Bats Paper

This essay has a total of 1231 words and 6 pages.




There are an innumerous amount of animal species in the world. They all
have adapted and evolved to survive in their surroundings. Some have grown fins,
others legs, and still others wings. One of the animals that has grown wings is
the bat. The bat is a truly great creature. It has all the characteristics of
mammals while also possessing the skill in flight of a bird.
There are more than 800 species of bats in the world. They are of many
different sizes, shapes, and lifestyles. They live all over the world and have
drawn the curiosity of millions. Bats also have the unique quality of
echolocation that it uses to catch insects. Though other mammals, like the
flying squirrel seem to fly but actually glide the bat is the only mammal that
can truly fly (Lauber 1).

A Bat's Body

Due to the great variety of species of bats some characteristics vary
greatly but the Little Brown Bat is a good example of a bat. It has fur on its
body, large naked ears, its rear legs have claws, it has a tail membrane, and
it has the most distinguishing feature of a bat, wings (Lauber 9). The upper
arm of the bat is short while the forearm is very long. The wrist is very
small and from it comes the thumb and the four longer fingers. The thumb is
short and used for climbing or walking. The fingers are long and thin.
Interlocking the fingers is the wing. This set up of having the fingers in the
wing gives the bat amazing flight maneuverability (Honders 22). These bones
look similar to a human hand. They are connected by rubbery skin to the bat's
body enveloping all the fingers but the thumb (Bats in CT 1).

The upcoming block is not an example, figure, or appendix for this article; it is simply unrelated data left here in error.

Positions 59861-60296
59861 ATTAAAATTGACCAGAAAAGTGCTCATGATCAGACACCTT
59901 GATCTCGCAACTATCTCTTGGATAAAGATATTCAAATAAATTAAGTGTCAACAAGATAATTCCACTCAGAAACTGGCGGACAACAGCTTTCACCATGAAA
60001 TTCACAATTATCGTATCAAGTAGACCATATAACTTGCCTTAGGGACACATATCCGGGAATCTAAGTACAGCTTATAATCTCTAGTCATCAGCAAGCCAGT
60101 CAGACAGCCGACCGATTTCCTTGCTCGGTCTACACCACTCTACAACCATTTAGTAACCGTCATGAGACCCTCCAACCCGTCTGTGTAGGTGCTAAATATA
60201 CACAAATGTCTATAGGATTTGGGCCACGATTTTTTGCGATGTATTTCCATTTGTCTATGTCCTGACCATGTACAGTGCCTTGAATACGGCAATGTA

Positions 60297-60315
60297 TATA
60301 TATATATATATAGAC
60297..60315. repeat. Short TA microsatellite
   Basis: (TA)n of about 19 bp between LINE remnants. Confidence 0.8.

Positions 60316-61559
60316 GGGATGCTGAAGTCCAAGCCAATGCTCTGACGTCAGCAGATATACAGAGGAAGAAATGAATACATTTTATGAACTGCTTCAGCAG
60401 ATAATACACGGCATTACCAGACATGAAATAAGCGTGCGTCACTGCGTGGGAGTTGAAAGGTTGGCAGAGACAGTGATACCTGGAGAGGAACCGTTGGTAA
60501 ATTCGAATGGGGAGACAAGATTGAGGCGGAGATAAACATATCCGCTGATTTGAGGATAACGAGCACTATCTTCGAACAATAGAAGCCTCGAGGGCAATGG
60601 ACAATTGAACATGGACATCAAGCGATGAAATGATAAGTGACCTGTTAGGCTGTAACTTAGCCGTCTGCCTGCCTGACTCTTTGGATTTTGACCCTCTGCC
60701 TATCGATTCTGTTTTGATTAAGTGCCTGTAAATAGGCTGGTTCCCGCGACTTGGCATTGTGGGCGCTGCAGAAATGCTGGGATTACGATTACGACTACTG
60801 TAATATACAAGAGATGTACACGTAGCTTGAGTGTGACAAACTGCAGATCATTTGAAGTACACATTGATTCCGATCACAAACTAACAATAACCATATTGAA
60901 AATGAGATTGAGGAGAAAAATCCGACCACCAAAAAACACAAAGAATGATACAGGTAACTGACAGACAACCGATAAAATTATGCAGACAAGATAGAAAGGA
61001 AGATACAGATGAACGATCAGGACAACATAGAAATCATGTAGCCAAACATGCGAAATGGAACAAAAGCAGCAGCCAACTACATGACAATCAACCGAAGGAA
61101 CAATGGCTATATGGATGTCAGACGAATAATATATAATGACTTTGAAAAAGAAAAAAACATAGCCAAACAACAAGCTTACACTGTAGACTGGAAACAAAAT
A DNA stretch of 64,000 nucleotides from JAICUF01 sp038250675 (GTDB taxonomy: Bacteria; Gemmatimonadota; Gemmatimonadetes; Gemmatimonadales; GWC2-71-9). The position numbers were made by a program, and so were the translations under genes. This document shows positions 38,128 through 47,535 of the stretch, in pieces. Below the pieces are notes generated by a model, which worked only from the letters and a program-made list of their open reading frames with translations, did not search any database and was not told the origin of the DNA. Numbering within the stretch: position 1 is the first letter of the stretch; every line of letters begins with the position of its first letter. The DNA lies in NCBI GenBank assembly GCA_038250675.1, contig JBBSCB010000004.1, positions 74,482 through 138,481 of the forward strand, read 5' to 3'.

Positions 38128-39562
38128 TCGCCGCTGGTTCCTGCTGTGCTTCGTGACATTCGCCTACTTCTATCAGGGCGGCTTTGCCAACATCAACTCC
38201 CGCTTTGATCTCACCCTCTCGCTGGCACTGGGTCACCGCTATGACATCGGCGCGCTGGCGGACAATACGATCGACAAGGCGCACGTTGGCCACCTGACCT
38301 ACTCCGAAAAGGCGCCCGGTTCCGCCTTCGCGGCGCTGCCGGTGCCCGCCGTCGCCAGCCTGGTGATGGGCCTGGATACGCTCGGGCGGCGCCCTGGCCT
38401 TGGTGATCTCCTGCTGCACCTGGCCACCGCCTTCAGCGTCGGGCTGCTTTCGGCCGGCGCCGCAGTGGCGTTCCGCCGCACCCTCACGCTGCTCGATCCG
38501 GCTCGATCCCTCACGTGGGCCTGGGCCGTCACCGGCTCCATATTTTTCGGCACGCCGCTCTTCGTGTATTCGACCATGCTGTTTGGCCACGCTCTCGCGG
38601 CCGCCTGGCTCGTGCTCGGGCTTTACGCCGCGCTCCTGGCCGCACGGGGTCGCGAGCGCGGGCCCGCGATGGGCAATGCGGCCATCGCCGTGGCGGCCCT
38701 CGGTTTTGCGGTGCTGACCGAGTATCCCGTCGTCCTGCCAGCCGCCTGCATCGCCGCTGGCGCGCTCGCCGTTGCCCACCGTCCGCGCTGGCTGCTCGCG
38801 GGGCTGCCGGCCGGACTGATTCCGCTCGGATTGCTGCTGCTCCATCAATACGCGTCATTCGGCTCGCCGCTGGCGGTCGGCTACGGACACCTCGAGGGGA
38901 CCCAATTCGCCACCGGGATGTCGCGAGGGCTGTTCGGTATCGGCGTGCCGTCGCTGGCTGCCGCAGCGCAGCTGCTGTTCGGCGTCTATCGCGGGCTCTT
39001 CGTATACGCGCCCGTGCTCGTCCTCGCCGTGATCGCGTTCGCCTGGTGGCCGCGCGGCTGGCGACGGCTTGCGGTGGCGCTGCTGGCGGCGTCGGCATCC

Bats have a "sixth sense" called echolocation. This was first proved by
Donald Griffin. Bats produce ultrasonic sound waves and then use the echo of
the returning sound to sense the world around them and in particularly to catch
insects. These sounds are usually out of the humans range of hearing (Fellman
42). This system is similar to that of dolphins. The sound is in the form of
clicks that increase as the bat gets closer to the insect or whatever it is
tracking (Bats in CT).
Unlike humans most insects can hear the bat's echolocation sounds.
David D. Yager of the University of Maryland has found that the praying mantis
has used this to its advantage. When being pursued by a bat the mantis can hear
the clicks of the bat behind it and to avoid being eaten goes into a series of
evasive maneuvers. First they extend their fore limbs and then extend their
abdomens that stops them. Then they go into a dive going twice their usual
speed and if still being pursued will crash into the ground to avoid being eaten.
This and other insects also use hearing to their advantage (Amato 781). Moths
also do amazing maneuvers in attempts of escape similar to the mantis. Tiger
moths even make their own ultrasonic clicks. It is not known whether these are
to startle the bat or to warn it that the moth is distasteful.
Despite the insects great efforts to foil the bat's sonar the bat still
catches its prey more than 50% of the time (Fellman 93). Some bats even have
different frequencies than insects can hear. The competition between insects
and bats will go on forever because they will counter each others counter
measures of how an animal can evolve to how amazing abilities. Bats have
evolved to fly, use echolocation, hibernate, sleep in the day, hang by their
feet, and many other things that individual species have developed. Some large
bats, called megabats, are even thought by some scientists to be closely related
to primates because of their similar brain tissue. Bats are highly evolved
animals that have amazing characteristics.
(Gibbons 1992, Bailey et al. 1992)


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